July 07, 2010
The origin of religion-1: Superstitions
I think we can all agree that, looked at objectively, religious beliefs result in a colossal consumption of time and resources that, to anyone outside that particular religion, seems like an enormous waste. As Richard Dawkins says:
As a Darwinian, the aspect of religion that catches my attention is its profligate wastefulness, its extravagant display of baroque uselessness.
Religious behavior in bipedal apes occupies large quantities of time. It devours huge resources. A medieval cathedral consumed hundreds of man-centuries in its building. Sacred music and devotional paintings largely monopolized medieval and Renaissance talent. Thousands, perhaps millions, of people have died, often accepting torture first, for loyalty to one religion against a scarcely distinguishable alternative. Devout people have died for their gods, killed for them, fasted for them, endured whipping, undertaken a lifetime of celibacy, and sworn themselves to asocial silence for the sake of religion.
Though the details differ across cultures, no known culture lacks some version of the time-consuming, wealth-consuming, hostility-provoking, fecundity-forfeiting rituals of religion.
So with all these disadvantages, and with science showing that most of the claims for religion are either false or lacking any evidentiary support, why do we still have religion? Why would such useless belief structures be so widespread and durable? Why are they able to command such a significant number of adherents? The ubiquity and longevity of religious practices cries out for explanation.
Since religious beliefs are supported by no empirical evidence, one has to look for other reasons to explain both their origin and continuation, and a good place to start is with superstitions, which are also irrational and yet they too are durable beliefs that can grab hold of people, spread widely quickly, and new ones appear all the time. So studying the origins of superstitions may give us clues as to the origin of religion.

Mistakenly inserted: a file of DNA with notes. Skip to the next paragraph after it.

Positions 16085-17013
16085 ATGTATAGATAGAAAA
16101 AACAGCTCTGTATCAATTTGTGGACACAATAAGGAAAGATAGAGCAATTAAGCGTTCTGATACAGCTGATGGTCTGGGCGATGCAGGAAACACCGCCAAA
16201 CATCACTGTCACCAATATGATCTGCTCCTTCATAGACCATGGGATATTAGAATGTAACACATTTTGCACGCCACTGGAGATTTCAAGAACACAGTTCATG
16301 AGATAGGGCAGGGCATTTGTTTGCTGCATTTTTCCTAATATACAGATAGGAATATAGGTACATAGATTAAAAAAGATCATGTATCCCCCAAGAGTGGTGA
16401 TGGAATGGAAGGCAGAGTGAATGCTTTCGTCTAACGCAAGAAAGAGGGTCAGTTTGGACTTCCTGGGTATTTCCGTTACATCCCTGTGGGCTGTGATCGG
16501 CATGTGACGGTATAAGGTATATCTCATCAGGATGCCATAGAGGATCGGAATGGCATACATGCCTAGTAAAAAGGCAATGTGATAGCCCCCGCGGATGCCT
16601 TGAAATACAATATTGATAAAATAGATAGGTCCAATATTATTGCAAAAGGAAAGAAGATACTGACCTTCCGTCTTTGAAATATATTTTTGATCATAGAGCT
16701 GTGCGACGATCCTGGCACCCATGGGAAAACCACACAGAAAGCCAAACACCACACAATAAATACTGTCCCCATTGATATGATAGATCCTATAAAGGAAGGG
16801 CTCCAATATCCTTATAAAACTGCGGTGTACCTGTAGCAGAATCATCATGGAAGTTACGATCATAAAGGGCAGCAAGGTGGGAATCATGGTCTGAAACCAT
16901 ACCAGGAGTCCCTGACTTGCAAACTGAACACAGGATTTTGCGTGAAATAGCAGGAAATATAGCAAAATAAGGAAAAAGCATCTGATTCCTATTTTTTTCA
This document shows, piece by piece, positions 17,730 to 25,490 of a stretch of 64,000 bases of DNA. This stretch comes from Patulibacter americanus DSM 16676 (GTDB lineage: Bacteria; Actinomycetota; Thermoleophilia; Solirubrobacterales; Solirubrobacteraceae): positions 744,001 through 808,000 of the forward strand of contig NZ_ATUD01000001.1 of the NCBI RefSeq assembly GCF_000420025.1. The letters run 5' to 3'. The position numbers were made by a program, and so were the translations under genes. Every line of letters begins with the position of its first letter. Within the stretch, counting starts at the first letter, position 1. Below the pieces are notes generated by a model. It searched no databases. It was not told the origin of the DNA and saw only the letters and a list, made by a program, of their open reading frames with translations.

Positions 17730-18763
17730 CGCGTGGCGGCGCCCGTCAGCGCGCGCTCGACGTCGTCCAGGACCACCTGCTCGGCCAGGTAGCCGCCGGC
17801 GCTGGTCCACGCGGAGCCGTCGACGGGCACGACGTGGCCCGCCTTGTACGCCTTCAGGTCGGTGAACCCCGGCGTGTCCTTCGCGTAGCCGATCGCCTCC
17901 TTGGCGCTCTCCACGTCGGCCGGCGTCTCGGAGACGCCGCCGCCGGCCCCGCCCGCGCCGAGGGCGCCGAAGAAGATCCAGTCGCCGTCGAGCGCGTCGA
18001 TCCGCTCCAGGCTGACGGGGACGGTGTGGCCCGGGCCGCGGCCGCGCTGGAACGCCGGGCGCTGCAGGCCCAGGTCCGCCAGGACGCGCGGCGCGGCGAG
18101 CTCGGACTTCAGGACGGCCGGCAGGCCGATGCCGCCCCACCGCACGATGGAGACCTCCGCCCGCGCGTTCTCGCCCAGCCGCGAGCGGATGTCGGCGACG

Before every presidential election, for example, you find the media paying attention to some 'predictor' of the outcome. They will point to some state or county or precinct that has in the past always had a majority for the winning candidate and then focus on what that indicator might predict for the current contest. Sometimes the 'predictors' are something as unrelated as the winning team in the Super Bowl or stock market indices. Of course, rational people are aware that there can be no causal connection between the two events.
It is always possible to find, after the fact, some indicator that seems to correlate with some major event. For example, suppose I tell you that you should give me all your money to invest because I have an uncanny knack of predicting whether a given stock will go up or down the next day. You naturally will want some evidence of my predictive power before you give me your money. If I guarantee to do it correctly four times in a row, would you be willing to give me your money to invest? If you say yes, you are a sucker. The reason is that all I need is 16 people to agree to the same deal, each of whom does not know about the other 15. Then I give 8 of them a prediction that the stock will go up the next day and 8 that the stock will go down. I then forget about the eight who got the wrong prediction, and give four of the others the prediction that it will again go up, and the other four that it will go down. The next time, I deal with only the four who got both earlier predictions right and give two up and two down. This leaves me with two who got all three right predictions. I repeat the process and of those two, I will finally end up with one person who got all four predictions right and is now a believer that I have this amazing skill at picking stocks.
It is because of this tendency of people to not use their reasoning abilities or seek underlying mechanisms that causes superstitions to originate and conmen to flourish. When something unexpectedly good (or bad) happens, people tend to remember some of the circumstances surrounding that event. Then if another similar good (or bad) event occurs, and they recall that both occasions had some common feature, then that feature can become seen as an omen, as a good or bad luck talisman. Thus superstitious people end up wearing 'lucky' clothes or carrying some 'lucky' items or doing some ritual before an important event, based on whatever it was that happened to catch their notice. Athletes and sports fans can carry this to ridiculous extremes. Faith healers particularly exploit this to con people because people will note and remember their few alleged successes and ignore the vast number of failures.
People seem to be very susceptible to this kind of magical thinking. The latest superstition is the 'psychic octopus' in Germany that has apparently picked the winner in every match involving Germany in the current soccer World Cup. (It predicted that Germany will lose to Spain today.) The need of people to seek out patterns and correlations, and think that they arise out of some underlying causal agency, seems to be innate. Because of it, it is extremely easy for superstitions to originate and for crooks to scam people into thinking that they have secret powers.
This tendency to ascribe causal relationships, and even a causal agency, to unrelated events is, as we will see in the next post, not simply a cultural trait developed in the last few thousand years in humans. It goes back quite far.
Next: The power of religion and other superstitions.
POST SCRIPT: Last word on flags
Another reader also reminded me of this Eddie Izzard sketch about flags.